The mood would pass–the moods always did, and then Getty would be his whimsical, charming, earnest self again. In fact, just three weeks after his return, he signed the standstill that he had rejected in London. And far from selling his trust’s shares in Getty Oil, he retained New York investment banker Martin Siegel to help him “maximize the value” of his fortune. (Siegel was later discovered to have sold inside information about Getty Oil deals to Ivan Boesky.) Getty also told Petersen that there were new ideas to be explored at the company. But the scene in London had changed things. It had bolstered management’s resolve to support a family lawsuit challenging Getty’s right to be sole trustee of the family stock. And it had stirred the interest of Getty’s relatives.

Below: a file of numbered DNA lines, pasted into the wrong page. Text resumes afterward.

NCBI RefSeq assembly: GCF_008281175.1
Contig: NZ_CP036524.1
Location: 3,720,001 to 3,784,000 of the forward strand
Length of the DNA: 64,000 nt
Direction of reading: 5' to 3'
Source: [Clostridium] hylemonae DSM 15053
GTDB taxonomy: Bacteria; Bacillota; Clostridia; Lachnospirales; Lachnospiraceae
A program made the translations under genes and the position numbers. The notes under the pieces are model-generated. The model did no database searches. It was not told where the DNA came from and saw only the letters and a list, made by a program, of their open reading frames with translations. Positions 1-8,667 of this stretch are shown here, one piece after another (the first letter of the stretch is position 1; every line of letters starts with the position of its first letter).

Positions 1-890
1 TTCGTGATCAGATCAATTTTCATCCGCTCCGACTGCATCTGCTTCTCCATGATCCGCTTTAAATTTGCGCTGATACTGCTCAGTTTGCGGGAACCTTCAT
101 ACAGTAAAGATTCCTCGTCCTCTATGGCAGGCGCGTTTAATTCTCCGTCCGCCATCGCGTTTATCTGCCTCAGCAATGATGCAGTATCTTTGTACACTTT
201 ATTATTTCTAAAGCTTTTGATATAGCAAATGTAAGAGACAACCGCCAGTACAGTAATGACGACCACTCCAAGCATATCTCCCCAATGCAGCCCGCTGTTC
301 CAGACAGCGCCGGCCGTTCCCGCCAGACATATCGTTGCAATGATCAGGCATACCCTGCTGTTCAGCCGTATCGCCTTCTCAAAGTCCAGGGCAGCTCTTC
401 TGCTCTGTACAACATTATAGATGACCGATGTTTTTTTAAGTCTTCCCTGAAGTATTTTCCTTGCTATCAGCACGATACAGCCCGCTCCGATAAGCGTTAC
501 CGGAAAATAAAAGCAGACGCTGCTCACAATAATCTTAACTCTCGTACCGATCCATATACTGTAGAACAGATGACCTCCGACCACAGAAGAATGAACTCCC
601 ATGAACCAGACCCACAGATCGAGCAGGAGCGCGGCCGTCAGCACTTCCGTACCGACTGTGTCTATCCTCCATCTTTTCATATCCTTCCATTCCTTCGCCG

The first contact came on Monday, Oct. 10, when Gordon Getty’s brother J. Paul Jr. telephoned from London. Paul spoke to both Gordon and his wife, and to both he expressed his concern that Gordon was fouling things up at Getty Oil and that Gordon would lead the family into a new round of internal dissension and lawsuits if he did not accept a corporate co-trustee to help manage the family trust. Gordon and Ann tried to assure Paul, a registered heroin addict who received about $30 million in dividends annually from the trust, that there was no need to worry. At one point, Paul burst into tears over the prospect that Getty’s refusal to accept a co-trustee would lead to family in-fighting
Shortly thereafter, Paul wrote to Gordon in San Francisco. “It was Father’s clear intention that there should be a corporate co-trustee,” his letter said. “I don’t want to threaten you or even appear to, but I’m afraid that litigation will be inevitable if you don’t quickly agree to another trustee and I’m sad to think that I, too, would be sucked into it.”